Lawmakers unveil a bipartisan carbon border tax bill. Sen. Chris Coons (D-DE) and Kevin Cramer (R-ND) introduced a bill that would set the foundation for a carbon border tax. The European Union recently implemented rules to tax carbon-heavy imports, but many of those countries also have a domestic carbon tax, unlike the US. The Washington Post notes the lawmakers’ goal is to impose fees on iron, steel, and other imports from countries that are not significantly reducing greenhouse gas emissions.
Companies tax won’t face penalties this year related to the new corporate minimum tax, IRS says. The news comes via Politico (paywall). Even though the corporate alternative minimum tax (CAMT) – which uses financial accounting book income as a starting point – went into effect at the beginning of this year, implementation has been slow going. “Considering the challenges associated with determining the amount of a corporation’s CAMT liability and whether a corporation is an application corporation subject to the CAMT, the IRS will waive the penalty for a corporation’s failure to pay estimated income tax with respect to its CAMT,” the IRS said in an administrative notice.
Get ready for budget and tax battles with even higher stakes in 2025. TPC’s Howard Gleckman warns that with the Fiscal Responsibility Act (FRA) of 2023, Congress has created an epic mess for itself in two years. Lawmakers have to relitigate the debt limit battle with the fate of trillions of dollars in tax increases at stake. He charts what will happen as Congress grapplies with “the consequences of temporary tax policy even as it tries to satisfy ambitious but deeply conflicting goals.”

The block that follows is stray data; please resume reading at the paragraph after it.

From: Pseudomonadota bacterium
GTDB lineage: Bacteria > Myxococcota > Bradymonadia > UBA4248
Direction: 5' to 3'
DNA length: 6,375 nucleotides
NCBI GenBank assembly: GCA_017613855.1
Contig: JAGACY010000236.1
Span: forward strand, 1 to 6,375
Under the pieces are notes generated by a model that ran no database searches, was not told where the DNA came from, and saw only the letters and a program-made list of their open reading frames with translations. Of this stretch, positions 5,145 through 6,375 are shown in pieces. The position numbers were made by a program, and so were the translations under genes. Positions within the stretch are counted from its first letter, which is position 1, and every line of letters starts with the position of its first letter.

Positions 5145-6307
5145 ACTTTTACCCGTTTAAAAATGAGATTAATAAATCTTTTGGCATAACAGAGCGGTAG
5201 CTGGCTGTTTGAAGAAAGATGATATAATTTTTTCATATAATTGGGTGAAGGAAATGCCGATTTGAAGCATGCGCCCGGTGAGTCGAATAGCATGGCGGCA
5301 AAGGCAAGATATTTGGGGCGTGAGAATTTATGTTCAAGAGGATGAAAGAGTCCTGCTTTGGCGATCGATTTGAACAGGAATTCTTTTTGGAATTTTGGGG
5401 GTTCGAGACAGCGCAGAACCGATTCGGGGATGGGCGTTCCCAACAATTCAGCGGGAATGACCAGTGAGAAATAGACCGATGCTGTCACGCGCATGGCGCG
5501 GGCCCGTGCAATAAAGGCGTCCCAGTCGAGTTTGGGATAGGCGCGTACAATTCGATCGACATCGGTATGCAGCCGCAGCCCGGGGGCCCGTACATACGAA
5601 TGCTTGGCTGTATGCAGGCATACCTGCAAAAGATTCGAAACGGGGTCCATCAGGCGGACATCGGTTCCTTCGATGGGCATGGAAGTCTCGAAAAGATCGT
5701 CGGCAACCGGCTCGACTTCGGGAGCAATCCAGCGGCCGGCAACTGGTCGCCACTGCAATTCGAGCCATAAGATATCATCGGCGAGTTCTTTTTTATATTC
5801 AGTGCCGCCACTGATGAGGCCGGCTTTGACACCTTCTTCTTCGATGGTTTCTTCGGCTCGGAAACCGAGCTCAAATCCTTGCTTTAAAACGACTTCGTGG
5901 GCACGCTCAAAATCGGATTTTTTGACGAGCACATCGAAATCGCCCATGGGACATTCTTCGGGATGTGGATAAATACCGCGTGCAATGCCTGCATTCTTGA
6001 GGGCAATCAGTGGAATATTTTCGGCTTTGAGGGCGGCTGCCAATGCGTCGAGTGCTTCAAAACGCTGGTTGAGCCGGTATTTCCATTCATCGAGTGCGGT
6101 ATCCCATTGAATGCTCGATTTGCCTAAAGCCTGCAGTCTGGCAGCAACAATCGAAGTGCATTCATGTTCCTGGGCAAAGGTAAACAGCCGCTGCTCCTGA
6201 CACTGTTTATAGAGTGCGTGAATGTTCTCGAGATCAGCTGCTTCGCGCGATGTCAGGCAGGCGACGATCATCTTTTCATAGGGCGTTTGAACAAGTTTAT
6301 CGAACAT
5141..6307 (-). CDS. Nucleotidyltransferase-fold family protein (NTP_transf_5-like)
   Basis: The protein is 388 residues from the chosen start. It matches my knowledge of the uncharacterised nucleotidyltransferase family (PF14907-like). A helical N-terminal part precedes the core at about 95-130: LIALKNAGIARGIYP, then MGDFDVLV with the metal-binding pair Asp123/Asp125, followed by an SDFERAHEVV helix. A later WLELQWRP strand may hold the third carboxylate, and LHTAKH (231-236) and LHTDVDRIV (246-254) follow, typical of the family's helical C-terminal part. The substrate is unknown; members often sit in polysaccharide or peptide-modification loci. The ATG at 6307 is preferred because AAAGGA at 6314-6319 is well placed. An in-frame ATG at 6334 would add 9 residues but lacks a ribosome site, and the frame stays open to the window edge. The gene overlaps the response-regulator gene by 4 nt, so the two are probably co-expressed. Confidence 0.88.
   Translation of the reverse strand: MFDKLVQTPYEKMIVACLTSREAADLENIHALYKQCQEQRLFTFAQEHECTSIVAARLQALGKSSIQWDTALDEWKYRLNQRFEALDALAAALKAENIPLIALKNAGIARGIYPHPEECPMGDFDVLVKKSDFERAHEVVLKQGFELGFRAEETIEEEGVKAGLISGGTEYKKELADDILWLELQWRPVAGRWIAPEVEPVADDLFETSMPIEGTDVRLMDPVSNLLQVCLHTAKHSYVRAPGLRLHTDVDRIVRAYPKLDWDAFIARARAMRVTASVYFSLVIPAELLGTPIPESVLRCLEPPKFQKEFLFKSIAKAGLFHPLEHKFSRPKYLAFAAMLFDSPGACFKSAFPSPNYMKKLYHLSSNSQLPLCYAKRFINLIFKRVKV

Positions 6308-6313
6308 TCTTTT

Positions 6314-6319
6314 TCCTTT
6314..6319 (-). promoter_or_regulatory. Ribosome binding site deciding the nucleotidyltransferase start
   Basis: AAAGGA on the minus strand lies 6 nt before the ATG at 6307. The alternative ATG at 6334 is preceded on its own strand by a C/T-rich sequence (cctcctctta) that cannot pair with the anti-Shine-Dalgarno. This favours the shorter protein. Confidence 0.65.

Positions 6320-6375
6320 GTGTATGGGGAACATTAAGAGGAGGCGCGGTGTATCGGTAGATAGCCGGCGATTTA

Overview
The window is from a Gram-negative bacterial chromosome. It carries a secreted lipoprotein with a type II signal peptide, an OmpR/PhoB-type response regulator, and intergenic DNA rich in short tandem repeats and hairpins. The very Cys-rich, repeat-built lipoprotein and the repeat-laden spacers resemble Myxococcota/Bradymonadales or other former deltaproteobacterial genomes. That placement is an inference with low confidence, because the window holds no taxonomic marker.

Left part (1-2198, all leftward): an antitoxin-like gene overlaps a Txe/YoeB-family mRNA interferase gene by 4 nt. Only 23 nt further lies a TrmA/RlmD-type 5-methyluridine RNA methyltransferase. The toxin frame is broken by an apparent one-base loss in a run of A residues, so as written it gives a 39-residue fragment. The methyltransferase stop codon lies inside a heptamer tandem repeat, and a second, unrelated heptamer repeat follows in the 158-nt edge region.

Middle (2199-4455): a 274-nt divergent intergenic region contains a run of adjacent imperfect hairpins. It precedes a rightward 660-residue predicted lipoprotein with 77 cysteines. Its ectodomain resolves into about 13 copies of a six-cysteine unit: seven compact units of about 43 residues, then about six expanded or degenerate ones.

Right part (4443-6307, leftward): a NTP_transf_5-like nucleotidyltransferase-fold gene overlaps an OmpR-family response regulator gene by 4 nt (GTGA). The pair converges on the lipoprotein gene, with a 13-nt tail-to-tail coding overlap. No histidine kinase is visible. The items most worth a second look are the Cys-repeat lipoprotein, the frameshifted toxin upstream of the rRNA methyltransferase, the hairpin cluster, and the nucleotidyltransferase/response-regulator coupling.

Can Artificial Intelligence (AI) be of use to average taxpayers? TPC’s Tax Hound Renu Zaretsky says, ”Yes.” She writes of her friends and family’s experiences using AI to address their tax questions. While AI can’t yet give tax advice, it can do a lot to build tax literacy.
Speaking of AI: TPC’s Prescription on June 22 with Libin Zhang. The Fried Frank partner will discuss how the growing popularity of artificial intelligence and tools like ChatGPT could impact tax policy and administration. Learn more and register for the noontime virtual event here.
Alabama temporarily exempts overtime pay from state income tax. The legislation, approved by the state legislature, exempts overtime pay from Alabama’s 5 percent income tax beginning in the 2024 tax year. Barring further legislative action, it will expire in June 2025. Republican Gov. Kay Ivey agreed to the temporary exemption after lawmakers shortened the original timeframe from three years to 18 months.
For the latest tax news, subscribe to the Tax Policy Center’s Daily Deduction. Sign up here to have it delivered to your inbox weekdays at 8:00 am (Mondays only when Congress is in recess). We welcome tips on new research or other news. Email Renu Zaretsky at [email protected].